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brats up

July 2013

Beer Brats are a summertime staple, but sometimes it feels like there are more ways to cook a brat than eat a brat.

One tradition insists simmering brats in beer and onions an hour before grilling are the keys to flavor town. Other swear you must grill the brats first, and then boil. A large cadre maintains beer won't penetrate through the casings unless you first prick the surface with a fork. But, a more tender sect cries if you do poke holes in the casing, all the juices will flow out and the flavor will be lost.

Over lesser issues, wars have been fought. Families torn apart. Tires punctured.

We won't settle this debate today, but can put one question to rest. Does beer flavor penetrate into the brat during simmering? How deeply, and does it matter if you puncture the casing?

Our test is simple- we simmered natural casing brats in dyed beer for 15, 30 and 45 minutes. Half the brats were punctured by fork tines every half cm, the others left intact. And then we cut the brats open to see how far the dye penetrated.

Not every dye is heat-stable and can tolerate boiling. And most dyes are large complex molecules which will not diffuse very quickly or very deeply into the meat. But, in earlier experiments we discovered copper sulfate moves through food almost as quickly as salt, and much faster than many flavor molecules, like onion or garlic. So we filled an enameled pot with simmering beer and copper sulfate, lowered in the brats, and waited.


The brat casings turned green in minutes, and looked like gray pickles.

copper sulfate brat


As each brat was removed from the broth, patted dried and cooled, the aroma of beer was clearly present. Slicing open the brats revealed the dye penetrated very quickly, about 1-2mm.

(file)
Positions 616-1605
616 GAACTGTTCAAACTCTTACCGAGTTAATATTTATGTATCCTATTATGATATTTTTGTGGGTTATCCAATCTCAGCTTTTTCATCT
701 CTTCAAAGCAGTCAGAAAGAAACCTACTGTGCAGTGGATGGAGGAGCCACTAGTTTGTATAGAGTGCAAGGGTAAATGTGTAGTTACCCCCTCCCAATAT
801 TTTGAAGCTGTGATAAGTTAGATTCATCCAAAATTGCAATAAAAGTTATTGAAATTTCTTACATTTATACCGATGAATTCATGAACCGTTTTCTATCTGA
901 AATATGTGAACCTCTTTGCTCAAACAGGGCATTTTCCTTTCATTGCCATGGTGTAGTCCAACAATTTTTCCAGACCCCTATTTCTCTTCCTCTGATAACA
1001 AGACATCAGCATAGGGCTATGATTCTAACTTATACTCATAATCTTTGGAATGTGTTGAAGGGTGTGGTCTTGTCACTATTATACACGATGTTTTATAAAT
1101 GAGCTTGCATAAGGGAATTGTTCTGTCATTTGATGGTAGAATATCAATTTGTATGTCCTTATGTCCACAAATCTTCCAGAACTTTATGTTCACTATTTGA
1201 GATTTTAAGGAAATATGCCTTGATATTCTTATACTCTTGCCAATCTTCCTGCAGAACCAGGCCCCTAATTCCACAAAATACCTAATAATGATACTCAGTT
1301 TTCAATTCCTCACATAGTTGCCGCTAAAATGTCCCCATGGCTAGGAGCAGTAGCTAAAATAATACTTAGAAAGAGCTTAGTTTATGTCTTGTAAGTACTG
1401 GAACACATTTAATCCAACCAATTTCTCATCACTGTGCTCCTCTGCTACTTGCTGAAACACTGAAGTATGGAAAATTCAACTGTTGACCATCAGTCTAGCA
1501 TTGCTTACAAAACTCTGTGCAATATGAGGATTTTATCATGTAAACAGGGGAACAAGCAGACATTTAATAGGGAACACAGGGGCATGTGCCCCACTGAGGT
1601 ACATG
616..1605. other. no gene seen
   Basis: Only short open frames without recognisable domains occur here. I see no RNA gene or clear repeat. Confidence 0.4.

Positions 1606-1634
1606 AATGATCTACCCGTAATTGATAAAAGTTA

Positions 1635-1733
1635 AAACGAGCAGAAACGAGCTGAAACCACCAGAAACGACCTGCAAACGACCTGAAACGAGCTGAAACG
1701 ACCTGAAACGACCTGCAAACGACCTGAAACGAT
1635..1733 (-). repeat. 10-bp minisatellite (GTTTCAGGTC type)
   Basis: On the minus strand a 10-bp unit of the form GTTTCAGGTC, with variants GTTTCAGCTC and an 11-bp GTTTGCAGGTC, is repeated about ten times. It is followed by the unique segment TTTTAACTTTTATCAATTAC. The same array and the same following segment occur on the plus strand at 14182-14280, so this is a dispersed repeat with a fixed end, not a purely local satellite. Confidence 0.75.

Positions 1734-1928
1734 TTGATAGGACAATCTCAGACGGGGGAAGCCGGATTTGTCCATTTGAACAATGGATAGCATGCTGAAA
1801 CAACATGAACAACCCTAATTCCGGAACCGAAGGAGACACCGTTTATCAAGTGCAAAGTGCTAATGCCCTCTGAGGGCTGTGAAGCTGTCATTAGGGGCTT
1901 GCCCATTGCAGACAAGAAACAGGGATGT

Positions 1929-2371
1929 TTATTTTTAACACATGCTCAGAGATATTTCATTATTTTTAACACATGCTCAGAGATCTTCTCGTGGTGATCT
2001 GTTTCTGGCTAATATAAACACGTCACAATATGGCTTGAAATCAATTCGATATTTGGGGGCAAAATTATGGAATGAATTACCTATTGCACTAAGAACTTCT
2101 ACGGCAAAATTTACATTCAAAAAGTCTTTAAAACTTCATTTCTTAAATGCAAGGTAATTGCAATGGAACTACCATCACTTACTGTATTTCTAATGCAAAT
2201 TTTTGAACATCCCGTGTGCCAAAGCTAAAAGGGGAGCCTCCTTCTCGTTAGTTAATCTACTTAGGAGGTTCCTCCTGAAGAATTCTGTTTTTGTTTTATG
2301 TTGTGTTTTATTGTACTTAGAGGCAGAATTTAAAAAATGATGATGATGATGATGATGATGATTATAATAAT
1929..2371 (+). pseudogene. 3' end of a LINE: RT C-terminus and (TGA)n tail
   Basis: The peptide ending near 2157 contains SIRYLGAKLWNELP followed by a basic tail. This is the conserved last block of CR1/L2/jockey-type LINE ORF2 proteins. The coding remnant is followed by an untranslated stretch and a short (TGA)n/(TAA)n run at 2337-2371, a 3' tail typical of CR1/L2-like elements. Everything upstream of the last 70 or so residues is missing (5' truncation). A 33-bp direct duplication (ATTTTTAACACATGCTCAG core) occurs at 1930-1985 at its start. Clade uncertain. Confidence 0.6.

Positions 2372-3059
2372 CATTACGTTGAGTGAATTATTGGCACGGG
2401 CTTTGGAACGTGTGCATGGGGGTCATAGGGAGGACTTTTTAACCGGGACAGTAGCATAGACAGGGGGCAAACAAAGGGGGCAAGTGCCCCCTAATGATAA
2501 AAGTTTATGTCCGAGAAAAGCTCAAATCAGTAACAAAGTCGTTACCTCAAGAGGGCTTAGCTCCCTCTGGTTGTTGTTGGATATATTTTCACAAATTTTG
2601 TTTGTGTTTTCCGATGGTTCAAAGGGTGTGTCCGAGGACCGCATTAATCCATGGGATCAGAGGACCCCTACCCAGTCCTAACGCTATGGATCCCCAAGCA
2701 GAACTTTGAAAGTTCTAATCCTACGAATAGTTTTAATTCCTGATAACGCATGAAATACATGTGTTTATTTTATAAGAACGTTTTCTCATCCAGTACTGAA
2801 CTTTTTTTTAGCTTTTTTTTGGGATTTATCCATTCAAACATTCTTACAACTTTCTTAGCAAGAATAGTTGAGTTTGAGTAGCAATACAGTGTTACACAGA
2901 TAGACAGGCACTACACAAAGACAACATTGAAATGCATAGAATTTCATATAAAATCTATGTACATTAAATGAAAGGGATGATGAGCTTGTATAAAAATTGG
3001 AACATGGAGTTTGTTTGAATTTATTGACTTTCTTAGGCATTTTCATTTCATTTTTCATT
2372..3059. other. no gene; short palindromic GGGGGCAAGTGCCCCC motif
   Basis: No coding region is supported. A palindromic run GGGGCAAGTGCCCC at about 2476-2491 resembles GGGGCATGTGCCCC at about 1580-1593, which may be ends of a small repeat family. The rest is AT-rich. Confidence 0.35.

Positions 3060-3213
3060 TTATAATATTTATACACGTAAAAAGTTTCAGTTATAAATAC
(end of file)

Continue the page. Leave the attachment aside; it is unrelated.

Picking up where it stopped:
brat dyed after beer simmer

Puncturing DID NOT increase the depth of penetration, even around the punctures. In fact, I cut open the end of a brat before simmering, and the dye penetrated bare meat just as easily as casing-wrapped pork. While natural casings were once used as condoms, and can exclude large molecules or sperm, at high temps and after stretching they are pretty porous. A few punctures won't matter by comparison.

cut brat

In later tests NOT involving toxic copper sulfate, I tasted slivers of brat at the surface and deep in the interior. These tests confirmed the flavor was concentrated in a thin surface band. The band is around the thickness of the pork grind. In other words, flavor molecules are not diffusing in through atomically small pores, but initially flooding in around the cut edges of the ground meat. Then, as you can see by the more diffuse edge on the 45 minute brat, very slowing oozing towards the center.

So now we know:

  • Simmering in beer actually does add flavor to a thin band of meat under the casing
  • Puncturing with a fork does not accelerate beer broth penetration (but does cause the brats to shrink a bit).
  • A 15 minute simmer is nearly as effective as an hour.
  • Since beer broth flavor is limited to the surface, a grilled brat sliced and covered with a beer sauce will taste nearly the same as one first boiled in beer. The texture will be different, but not the flavor. So you are free to boil in (horrors) salt water, and later toss sliced brats in a reduced beer sauce. Or not.

Good luck keeping peace in your family.




Additional articles on kitchen science can be found HERE.
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In the practice of all-things barbecue, we appreciate the support and conversations with Meathead at AmazingRibs.com, Sterling at BigPoppaSmokers, along with numerous competition pitmasters and backyard chefs.



Contact Greg Blonder by email here - Modified Genuine Ideas, LLC.